More and more firms have cottoned onto a way to get expert talent almost for free. How? Running a contest and talk about community. If you draw in the right talent you can also pump up brand awareness.
Here is a nice straight forward critique, Moleskin running a contest to get a new logo, of one attempt of this kind. The author estimates that the firm will payout $7,000 dollars for 28,000 hours of designer-labor or 25 cents and hour.
The context matters. Here is discussion of an almost identical contest, the Obama campaign’s contest for a new logo. But in this case I agree with the author; the is contest is entirely appropriate. And, the extremely small prize is symptomatic of that.
Here’s a third example contest, a trading firm looking for some C code. This one is finished. What stood out to me when I first saw this one was the care they had taken to assure they captured the IP rights and the limitation to students, so as to avoid the risk of conflicts arising from the contestant’s employment agreement: “11. INTELLECTUAL PROPERTY RIGHTS: As between … and the Participant, the Participant transfers ownership of all intellectual and industrial property rights in and to the Entry that Participant had before submission, ….”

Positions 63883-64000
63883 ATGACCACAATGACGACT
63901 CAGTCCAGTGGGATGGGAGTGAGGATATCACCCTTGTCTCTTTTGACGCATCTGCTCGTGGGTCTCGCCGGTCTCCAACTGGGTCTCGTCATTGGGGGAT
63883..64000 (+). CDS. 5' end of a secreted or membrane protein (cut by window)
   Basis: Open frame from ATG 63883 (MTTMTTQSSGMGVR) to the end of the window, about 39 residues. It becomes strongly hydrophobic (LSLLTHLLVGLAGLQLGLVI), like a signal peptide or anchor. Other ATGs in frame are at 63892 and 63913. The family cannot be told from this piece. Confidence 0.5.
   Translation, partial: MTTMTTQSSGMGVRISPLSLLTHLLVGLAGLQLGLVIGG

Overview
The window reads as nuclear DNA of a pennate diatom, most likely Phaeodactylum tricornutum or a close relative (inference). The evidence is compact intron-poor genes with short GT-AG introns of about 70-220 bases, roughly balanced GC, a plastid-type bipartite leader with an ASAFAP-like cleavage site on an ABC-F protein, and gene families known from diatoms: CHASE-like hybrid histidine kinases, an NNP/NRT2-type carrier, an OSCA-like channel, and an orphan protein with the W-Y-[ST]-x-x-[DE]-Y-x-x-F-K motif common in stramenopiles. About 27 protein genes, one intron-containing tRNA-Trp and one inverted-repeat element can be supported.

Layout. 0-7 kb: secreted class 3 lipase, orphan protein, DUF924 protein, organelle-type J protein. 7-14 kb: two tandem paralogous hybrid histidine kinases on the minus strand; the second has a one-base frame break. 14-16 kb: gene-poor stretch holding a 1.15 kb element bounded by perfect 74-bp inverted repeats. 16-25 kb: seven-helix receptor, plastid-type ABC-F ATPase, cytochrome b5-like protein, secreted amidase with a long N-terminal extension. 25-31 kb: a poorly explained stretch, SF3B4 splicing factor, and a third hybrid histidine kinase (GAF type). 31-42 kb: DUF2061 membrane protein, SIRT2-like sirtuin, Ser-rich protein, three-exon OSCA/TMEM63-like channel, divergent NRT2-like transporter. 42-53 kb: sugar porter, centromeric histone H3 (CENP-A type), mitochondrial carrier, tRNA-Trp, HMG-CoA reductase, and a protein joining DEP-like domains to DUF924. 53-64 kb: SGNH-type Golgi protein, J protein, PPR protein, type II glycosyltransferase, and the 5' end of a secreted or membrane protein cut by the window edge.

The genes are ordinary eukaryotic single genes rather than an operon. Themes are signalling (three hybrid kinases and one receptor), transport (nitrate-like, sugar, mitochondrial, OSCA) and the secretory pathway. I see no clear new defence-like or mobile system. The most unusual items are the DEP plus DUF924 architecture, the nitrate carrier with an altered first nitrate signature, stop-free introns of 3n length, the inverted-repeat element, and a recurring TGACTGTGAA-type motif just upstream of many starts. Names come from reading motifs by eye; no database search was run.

Actually there are entire firms who’s business model is running contests like these for their clients.
I wish we, expert talent that is, had a larger pool to techniques, regulation, and institutions it can use to undermine this pernicious activity. For example in the open source community licenses and project governance work together to temper the problem. In standards bodies the patent pools and poison pills help a little. Raising awareness helps.